Posts tagged: travel insurance tips

FCO advise against all but essential travel to Maldives capital

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By , February 9, 2012 5:12 pm
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The Foreign and Commonwealth Office have advised British Nationals against all but essential travel to the Island of Male in the Maldives. The latest advice from the FCO follows political unrest, demonstrations and the resignation of the president earlier in the week.

Maldives from the air 3

If you travel to the Male Island against FCO advice your travel insurance may not be valid.

The FCO have advised British Nationals who are in Male already to avoid demonstrations and beware of spontaneous gatherings. Those staying on other islands in the Maldives, or about to visit the Maldives should avoid travelling to Male altogether.

Holiday makers should be aware that if they choose to travel Male against the advice of the FCO that their travel insurance is unlikely to be valid. Most travel insurance policies have a clause in the terms and conditions which states that they will not provide cover in the event that you are travelling against the advice of the FCO.

Read our earlier post for more information about how FCO travel advice affects travel insurance cover.

There are currently no reported incidents or unrest in the tourist resorts on the other islands in the Maldives and the FCO have specifically pointed out that their advice against travel does not include Male International Airport (which is actually on a different island) or travel to and from the airport to any part of the country other than Male Island.

If you are travelling to the Maldives soon your travel insurance should be valid, so long as you don’t travel to any of the areas which the FCO advise against. This is currently just the island of Male.

The Foreign and Commonwealth Office update their travel advice regularly based on what is happening on the ground, so if you are travelling to the Maldives soon you should keep up to date with the latest advice on their website.

You should also contact your tour operator for further information.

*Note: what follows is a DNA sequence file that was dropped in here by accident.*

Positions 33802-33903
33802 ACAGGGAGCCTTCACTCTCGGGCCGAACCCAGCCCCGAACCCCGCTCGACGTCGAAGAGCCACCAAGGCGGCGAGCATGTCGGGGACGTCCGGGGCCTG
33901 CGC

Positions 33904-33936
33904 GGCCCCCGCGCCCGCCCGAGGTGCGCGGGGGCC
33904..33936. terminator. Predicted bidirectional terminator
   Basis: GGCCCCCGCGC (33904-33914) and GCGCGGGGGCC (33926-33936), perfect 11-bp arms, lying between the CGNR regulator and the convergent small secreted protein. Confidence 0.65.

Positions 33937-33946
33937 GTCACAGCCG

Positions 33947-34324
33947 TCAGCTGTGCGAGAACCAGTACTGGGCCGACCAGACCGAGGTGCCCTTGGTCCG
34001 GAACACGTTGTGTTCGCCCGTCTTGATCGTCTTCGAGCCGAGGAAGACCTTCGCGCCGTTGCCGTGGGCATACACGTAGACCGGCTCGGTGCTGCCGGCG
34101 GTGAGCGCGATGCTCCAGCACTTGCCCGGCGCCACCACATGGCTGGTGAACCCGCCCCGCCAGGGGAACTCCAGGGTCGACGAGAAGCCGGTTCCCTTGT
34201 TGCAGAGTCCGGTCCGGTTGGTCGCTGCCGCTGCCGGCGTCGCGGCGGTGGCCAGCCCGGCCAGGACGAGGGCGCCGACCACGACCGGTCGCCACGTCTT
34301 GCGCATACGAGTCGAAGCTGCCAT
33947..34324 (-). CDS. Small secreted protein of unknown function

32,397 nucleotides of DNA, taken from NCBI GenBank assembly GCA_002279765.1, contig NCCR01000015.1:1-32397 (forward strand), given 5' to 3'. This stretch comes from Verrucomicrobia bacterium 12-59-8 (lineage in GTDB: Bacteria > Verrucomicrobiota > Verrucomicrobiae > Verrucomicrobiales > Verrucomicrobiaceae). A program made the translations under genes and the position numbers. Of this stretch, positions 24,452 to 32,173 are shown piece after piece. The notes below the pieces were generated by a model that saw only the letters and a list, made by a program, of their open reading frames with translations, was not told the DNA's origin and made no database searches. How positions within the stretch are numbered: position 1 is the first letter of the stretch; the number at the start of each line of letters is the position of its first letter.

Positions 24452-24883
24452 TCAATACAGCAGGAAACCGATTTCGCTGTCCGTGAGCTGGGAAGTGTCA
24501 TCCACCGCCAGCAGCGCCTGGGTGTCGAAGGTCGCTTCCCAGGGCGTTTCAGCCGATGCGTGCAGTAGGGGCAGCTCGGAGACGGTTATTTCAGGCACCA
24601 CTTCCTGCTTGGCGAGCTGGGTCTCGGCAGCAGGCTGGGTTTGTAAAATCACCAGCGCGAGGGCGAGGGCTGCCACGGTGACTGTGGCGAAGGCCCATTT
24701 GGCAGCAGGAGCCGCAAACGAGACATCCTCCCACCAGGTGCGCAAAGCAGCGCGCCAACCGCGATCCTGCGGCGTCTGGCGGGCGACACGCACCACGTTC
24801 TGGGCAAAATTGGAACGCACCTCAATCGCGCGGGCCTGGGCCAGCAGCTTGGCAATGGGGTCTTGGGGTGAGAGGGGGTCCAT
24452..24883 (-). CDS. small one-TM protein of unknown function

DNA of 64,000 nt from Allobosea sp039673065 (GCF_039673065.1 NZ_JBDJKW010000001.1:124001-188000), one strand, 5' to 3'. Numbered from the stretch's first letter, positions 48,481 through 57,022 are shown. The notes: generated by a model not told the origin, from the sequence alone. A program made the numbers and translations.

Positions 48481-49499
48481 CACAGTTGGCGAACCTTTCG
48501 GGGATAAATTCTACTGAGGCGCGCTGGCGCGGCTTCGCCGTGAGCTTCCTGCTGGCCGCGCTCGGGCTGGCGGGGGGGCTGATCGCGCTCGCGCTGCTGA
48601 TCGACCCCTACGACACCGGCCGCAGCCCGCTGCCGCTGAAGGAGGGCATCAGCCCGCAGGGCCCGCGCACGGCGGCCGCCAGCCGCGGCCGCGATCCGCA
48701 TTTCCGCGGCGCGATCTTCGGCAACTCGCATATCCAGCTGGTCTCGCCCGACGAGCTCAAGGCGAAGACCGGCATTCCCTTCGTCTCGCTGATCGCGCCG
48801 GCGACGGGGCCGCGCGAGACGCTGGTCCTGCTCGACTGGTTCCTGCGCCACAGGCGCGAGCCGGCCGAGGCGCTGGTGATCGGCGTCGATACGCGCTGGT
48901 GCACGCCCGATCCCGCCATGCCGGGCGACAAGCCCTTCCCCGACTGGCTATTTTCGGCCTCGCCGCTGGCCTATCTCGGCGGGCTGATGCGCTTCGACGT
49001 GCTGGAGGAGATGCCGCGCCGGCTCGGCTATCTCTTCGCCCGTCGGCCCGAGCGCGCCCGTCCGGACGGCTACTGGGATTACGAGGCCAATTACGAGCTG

If you are worried about whether your travel insurance will provide cover for your trip contact your travel insurance provider who will be able to confirm whether you travel insurance is affected.

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Check the latest advice from the FCO: It can impact your travel insurance cover

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By , January 27, 2012 11:29 am
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Summary: The travel advice published by the FCO can have an impact on your travel insurance cover. Travelling against FCO advice can make your travel insurance void: find out why.

The Foreign and Commonwealth Office (FCO) provides a wealth of useful information to help you stay safe abroad. This includes information on local laws and customs, dangerous areas that you should avoid, and any upcoming strikes or industrial action that could impact your travel plans.

You should check the latest information for the country you are visiting, before you travel or even before you plan your trip.

How does the FCO travel advice impact your travel insurance cover?

The FCO publishes travel advice by country which is updated daily. They have a page of in-depth information about every country in the world, if there are any travel alerts that you need to be aware of they will be highlighted at the top of these pages.

This information is important to your travel insurance cover, because if the FCO is advising against travel to a country or a particular area of a country, your travel insurance will not provide cover if you travel to those areas. Most travel insurance policies have an exclusion in the terms and conditions which states that they will not provide travel insurance cover if you are travelling against Foreign and Commonwealth Office advice.

It is likely to still be possible to buy flights to areas that are considered unsafe, so it is up to you to check the latest travel advice to see whether it is safe to go there and whether your travel insurance will be valid.

For example, British Airways have recently announced that they are to restart flights to Tripoli, the Libyan capital from the beginning of May.  (Flights were stopped last year when tensions in Libya escalated).

This may be an extreme example, as not many people are going to be planning a holiday to Libya, however it does illustrate the point. Although you can easily book a flight from London to Libya, the FCO are advising against all but essential travel to some areas of the country, and against all travel to other areas.  If you do choose to visit Libya against FCO advice, a standard travel insurance policy will not cover you.